Winter Carnival has a questionable purpose

Winter Carnival has been a tradition at Wilfrid Laurier University for the past 50 years.

The week-long event has attracted a significant amount of students and attention from the university: this year there are 21 teams participating, with between 20-40 members on each team.

The appeal of this week is the fun and ridiculous activities that take place and the emphasis on drinking.

For example, the scavenger hunt is filled with extreme demands. Last years’ hunt had teams search for a tanning bed, which had to then be transported to campus.

This year, they must bring in a pony.

Don’t be fooled, students really do follow through with these items.

Other events, such as the dress up pageant, required teams to dress up three members in outrageous and often extremely vulgar costumes, answer pointless questions and perform a “talent” like “creating everything around you” a la Adam and Eve.

Despite Winter Carnival’s popularity, its fundamental purpose on campus is questionable.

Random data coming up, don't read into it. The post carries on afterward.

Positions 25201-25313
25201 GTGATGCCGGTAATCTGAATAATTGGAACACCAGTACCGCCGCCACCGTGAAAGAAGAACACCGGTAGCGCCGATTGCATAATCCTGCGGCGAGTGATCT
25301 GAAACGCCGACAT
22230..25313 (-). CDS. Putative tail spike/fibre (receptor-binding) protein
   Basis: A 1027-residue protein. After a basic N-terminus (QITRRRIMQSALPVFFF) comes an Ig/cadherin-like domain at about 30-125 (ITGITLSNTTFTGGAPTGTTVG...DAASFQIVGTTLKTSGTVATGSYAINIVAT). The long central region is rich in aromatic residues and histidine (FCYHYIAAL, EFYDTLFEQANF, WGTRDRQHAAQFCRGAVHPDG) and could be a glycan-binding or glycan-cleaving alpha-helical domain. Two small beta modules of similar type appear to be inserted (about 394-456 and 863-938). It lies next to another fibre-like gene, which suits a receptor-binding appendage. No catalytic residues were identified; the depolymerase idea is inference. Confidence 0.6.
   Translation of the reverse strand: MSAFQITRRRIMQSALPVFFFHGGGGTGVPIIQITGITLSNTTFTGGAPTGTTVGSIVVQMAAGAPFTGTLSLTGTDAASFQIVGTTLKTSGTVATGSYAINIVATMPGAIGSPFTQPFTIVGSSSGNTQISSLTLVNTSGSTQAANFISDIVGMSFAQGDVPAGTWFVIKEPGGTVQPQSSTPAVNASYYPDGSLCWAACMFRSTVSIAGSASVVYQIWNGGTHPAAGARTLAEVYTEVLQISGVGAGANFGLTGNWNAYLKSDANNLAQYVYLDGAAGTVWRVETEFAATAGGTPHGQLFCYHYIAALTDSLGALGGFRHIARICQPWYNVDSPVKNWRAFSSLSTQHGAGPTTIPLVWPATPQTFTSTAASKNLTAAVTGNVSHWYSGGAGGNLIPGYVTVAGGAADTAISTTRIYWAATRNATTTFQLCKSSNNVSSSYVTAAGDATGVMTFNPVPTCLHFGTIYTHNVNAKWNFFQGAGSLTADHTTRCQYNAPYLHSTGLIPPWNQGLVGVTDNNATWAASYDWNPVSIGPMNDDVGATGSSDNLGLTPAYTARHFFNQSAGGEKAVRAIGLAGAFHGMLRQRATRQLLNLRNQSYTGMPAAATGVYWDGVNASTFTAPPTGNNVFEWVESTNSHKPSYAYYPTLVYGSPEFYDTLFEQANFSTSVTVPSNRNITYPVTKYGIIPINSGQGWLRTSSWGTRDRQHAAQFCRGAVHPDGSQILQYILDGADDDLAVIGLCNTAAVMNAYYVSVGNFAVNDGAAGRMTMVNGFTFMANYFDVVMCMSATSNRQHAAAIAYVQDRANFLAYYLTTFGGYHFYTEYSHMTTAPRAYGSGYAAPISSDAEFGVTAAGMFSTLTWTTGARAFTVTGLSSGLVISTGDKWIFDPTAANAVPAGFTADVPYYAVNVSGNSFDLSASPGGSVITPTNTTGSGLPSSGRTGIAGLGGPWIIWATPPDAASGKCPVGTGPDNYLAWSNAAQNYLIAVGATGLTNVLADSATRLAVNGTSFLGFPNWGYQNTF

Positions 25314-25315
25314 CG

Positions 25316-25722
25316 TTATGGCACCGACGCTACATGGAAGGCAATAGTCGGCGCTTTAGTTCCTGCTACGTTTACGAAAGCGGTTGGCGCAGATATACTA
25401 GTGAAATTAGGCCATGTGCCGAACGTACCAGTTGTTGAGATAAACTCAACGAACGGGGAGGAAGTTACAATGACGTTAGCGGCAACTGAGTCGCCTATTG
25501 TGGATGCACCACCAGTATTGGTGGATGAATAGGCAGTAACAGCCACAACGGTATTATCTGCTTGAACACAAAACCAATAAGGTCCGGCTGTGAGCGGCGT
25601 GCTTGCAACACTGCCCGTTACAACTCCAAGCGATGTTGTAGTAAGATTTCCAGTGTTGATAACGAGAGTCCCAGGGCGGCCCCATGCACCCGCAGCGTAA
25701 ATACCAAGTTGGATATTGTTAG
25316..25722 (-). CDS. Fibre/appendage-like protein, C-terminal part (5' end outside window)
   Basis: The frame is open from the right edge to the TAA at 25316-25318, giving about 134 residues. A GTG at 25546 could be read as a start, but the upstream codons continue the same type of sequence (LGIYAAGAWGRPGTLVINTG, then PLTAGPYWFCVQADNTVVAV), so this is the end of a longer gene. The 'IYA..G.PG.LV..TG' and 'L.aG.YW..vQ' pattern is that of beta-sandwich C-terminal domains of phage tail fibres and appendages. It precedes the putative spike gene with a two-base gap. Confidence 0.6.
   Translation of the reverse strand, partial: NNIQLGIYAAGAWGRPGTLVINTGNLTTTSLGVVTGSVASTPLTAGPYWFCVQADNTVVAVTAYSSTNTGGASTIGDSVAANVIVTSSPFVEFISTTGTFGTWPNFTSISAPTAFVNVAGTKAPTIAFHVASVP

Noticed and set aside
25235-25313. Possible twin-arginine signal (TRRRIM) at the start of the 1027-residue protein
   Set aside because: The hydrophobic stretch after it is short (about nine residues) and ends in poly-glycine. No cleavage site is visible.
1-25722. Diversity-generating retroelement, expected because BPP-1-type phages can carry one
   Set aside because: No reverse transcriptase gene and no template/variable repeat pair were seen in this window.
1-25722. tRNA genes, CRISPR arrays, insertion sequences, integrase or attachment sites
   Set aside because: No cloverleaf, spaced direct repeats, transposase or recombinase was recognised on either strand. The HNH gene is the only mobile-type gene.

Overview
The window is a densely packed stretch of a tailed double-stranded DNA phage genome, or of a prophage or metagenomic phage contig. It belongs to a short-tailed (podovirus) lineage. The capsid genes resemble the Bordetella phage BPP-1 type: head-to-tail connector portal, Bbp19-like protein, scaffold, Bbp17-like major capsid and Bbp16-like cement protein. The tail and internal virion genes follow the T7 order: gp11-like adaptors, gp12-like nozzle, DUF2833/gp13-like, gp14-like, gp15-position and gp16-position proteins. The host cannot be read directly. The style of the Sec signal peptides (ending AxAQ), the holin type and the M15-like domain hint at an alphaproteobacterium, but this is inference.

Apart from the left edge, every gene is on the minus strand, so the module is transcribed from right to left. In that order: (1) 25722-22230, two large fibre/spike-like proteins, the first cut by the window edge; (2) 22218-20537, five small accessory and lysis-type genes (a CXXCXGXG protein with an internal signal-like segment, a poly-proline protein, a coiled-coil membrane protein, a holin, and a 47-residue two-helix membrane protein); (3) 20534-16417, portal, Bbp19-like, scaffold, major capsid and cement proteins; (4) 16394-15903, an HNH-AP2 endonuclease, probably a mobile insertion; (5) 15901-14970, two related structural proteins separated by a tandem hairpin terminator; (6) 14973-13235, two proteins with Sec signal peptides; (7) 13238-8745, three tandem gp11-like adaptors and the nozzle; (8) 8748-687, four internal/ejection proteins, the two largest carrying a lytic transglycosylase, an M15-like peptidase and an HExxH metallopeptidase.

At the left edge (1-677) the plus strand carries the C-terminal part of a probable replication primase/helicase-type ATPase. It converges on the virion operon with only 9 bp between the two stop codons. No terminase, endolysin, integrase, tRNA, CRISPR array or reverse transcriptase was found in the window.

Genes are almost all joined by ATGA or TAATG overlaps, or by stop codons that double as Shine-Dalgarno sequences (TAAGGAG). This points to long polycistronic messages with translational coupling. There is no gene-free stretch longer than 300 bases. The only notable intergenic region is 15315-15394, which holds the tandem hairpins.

Shouldn’t there be more focus on academics at Laurier as it is a post-secondary educational facility?

Students participating in the annual event often sacrifice their academics.

This can create stress for those who want to be involved, as students who choose to participate often feel pressure to attend as many events as they can in order to support their teams, regardless of their class schedule.

Events of this nature should be held outside of class time so that academics do not have to be sacrificed for social activities.

The 50-year anniversary provides the perfect opportunity for the university to examine the presence of Winter Carnival on campus and question what we stand for as a university.

Students should ask themselves whether a week built around heavy drinking, vulgarity and missed classes is something the Laurier community should so heavily pride itself on.

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